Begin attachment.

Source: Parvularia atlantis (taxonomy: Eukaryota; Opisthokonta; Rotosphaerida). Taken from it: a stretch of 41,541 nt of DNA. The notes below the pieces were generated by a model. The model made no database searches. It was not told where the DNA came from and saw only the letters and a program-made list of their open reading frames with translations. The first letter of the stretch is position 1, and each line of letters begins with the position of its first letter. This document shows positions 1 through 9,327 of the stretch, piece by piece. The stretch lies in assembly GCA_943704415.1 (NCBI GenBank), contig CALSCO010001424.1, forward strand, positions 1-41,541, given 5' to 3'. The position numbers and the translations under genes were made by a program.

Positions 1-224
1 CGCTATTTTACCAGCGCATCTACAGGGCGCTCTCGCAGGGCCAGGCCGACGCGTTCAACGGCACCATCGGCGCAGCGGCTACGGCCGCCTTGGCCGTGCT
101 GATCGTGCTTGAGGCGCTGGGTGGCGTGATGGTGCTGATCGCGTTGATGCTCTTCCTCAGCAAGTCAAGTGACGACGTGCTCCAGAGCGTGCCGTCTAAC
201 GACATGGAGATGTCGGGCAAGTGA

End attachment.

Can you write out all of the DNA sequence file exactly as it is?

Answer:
Source: Parvularia atlantis (taxonomy: Eukaryota; Opisthokonta; Rotosphaerida). Taken from it: a stretch of 41,541 nt of DNA. The notes below the pieces were generated by a model. The model made no database searches. It was not told where the DNA came from and saw only the letters and a program-made list of their open reading frames with translations. The first letter of the stretch is position 1, and each line of letters begins with the position of its first letter. This document shows positions 1 through 9,327 of the stretch, piece by piece. The stretch lies in assembly GCA_943704415.1 (NCBI GenBank), contig CALSCO010001424.1, forward strand, positions 1-41,541, given 5' to 3'. The position numbers and the translations under genes were made by a program.

Positions 1-224
1 CGCTATTTTACCAGCGCATCTACAGGGCGCTCTCGCAGGGCCAGGCCGACGCGTTCAACGGCACCATCGGCGCAGCGGCTACGGCCGCCTTGGCCGTGCT
101 GATCGTGCTTGAGGCGCTGGGTGGCGTGATGGTGCTGATCGCGTTGATGCTCTTCCTCAGCAAGTCAAGTGACGACGTGCTCCAGAGCGTGCCGTCTAAC
201 GACATGGAGATGTCGGGCAAGTGA